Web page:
Nurses 'morally distressed'
Nurses in New Zealand are so morally distressed nearly half of them have considered leaving their current positions and nearly a fifth want to leave now, a new survey has revealed.
Nurses say they facing face constant external pressure which leads their patients to receive inadequate or inappropriate care.
Nearly 90 per cent said they were distressed when having to work with colleagues they considered to be unsafe.
The results from a survey of 412 nurses throughout the country have been described as "very disturbing" by the man behind the figures.
Massey University's Dr Martin Woods said the survey revealed that nurses' ethical judgements were often tested while at work and 48 per cent had become so morally distressed they considered leaving. Sixteen per cent said they were currently considering leaving their clinical position.
One nurse summed up the mood among colleagues.
"I am considering leaving the job that I generally enjoy due to the lack of leadership and pressures from management to accept more numbers of patients or patients with high acuity of care with no increase in resources," they wrote.
Woods said the survey results showed that moral distress was a reality nurses were struggling with.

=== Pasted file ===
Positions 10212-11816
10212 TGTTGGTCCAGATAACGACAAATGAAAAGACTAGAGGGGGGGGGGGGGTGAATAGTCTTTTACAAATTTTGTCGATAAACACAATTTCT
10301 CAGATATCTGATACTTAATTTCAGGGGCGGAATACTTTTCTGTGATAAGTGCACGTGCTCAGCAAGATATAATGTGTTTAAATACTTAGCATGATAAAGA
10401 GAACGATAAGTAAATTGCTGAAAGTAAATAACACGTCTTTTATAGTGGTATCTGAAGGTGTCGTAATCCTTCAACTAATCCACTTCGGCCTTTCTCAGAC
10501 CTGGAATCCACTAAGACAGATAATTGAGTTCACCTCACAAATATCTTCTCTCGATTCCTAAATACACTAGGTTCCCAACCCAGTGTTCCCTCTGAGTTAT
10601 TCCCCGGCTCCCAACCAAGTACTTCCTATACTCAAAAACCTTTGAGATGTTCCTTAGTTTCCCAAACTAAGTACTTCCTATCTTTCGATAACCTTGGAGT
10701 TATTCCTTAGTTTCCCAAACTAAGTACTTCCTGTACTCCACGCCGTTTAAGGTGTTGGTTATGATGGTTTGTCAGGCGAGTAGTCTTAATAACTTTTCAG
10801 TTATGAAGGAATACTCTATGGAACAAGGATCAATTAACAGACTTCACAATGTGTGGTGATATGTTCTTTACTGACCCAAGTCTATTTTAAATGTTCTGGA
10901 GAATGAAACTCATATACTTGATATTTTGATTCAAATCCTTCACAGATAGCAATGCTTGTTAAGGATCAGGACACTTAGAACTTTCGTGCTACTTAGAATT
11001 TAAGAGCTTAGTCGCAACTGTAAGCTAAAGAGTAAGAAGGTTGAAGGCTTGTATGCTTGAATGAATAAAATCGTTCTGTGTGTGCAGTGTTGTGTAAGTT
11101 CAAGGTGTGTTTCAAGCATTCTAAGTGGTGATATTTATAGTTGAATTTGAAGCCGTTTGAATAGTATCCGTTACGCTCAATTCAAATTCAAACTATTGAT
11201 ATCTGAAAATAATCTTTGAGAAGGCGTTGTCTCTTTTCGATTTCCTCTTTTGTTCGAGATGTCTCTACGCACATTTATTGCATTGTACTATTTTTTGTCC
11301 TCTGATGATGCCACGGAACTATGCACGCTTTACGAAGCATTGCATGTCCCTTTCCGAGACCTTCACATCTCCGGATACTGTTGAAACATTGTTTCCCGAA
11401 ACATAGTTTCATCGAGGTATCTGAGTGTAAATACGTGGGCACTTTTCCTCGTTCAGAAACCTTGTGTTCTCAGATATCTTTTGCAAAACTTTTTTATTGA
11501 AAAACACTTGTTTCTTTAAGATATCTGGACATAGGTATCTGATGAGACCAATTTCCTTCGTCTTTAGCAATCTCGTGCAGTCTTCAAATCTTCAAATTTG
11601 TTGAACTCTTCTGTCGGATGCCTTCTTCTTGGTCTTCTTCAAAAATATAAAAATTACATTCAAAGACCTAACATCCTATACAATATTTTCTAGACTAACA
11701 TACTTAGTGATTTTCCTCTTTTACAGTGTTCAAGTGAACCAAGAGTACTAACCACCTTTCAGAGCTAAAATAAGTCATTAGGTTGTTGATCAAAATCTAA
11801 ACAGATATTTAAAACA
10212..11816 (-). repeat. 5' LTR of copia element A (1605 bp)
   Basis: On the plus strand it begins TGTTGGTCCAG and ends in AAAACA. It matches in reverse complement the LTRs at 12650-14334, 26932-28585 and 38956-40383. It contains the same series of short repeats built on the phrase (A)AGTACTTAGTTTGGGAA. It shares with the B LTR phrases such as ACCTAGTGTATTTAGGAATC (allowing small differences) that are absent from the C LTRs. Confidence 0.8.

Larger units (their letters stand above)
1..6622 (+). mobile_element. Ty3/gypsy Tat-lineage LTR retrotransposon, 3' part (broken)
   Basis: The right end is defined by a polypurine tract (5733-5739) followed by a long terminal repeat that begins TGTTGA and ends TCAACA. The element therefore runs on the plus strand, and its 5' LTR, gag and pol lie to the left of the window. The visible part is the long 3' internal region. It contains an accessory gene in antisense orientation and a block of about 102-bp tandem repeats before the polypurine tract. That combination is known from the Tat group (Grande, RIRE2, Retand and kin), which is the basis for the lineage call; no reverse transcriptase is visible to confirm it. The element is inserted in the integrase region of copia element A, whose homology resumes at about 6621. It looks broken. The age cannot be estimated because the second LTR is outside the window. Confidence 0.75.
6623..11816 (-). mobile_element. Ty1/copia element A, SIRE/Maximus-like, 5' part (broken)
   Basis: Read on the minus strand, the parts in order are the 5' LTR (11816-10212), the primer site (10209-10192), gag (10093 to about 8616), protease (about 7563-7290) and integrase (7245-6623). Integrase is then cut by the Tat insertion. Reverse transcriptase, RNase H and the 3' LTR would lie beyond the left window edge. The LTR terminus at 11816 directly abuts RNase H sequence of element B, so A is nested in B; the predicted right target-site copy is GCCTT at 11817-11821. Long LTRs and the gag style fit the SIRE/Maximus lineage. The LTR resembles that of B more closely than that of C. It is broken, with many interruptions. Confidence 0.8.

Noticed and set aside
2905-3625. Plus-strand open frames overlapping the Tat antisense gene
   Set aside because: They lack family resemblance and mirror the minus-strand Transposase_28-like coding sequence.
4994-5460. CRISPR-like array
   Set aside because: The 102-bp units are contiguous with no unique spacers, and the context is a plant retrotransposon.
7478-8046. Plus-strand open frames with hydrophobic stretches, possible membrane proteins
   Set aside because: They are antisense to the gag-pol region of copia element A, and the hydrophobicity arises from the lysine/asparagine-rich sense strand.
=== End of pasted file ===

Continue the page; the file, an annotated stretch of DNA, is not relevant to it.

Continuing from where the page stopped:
"And they are really struggling. Stories of burnout and leaving not just a given position but nursing itself must be taken seriously," the nursing ethics and education expert said.
The survey suggested that New Zealand nurses faced five major issues. The most frequent was having to deliver less than optimal care because of reduced costs and pressure from management.
Others included having to watch patients suffer because of a lack of provider continuity or competence, and having to carry out orders they thought were unnecessary or which prolonged the dying process.
"These occur more frequently - and often with more devastating effects - than perhaps may have otherwise been anticipated," Woods said.
Factors which attributed to the nurses' distress were mostly institutional constraints, such as a lack of peer and managerial support and difficult working conditions, Woods said.
Younger nurses were more likely to be morally distressed, but they were also more likely to have received ethics training at university, Woods said.
The survey was modelled off a template used overseas and was the first time a survey of this nature had been conducted in New Zealand. The results were similar to those from overseas.
Woods hoped to use the results to develop a set of guidelines for health care providers.
"It's sort of a reminder to health care providers that nurses can only do so much under certain conditions and need support."
- © Fairfax NZ News
Palmerston North's proposal for a city-wide smoking ban is:Related story: Council mulls city-wide smoking ban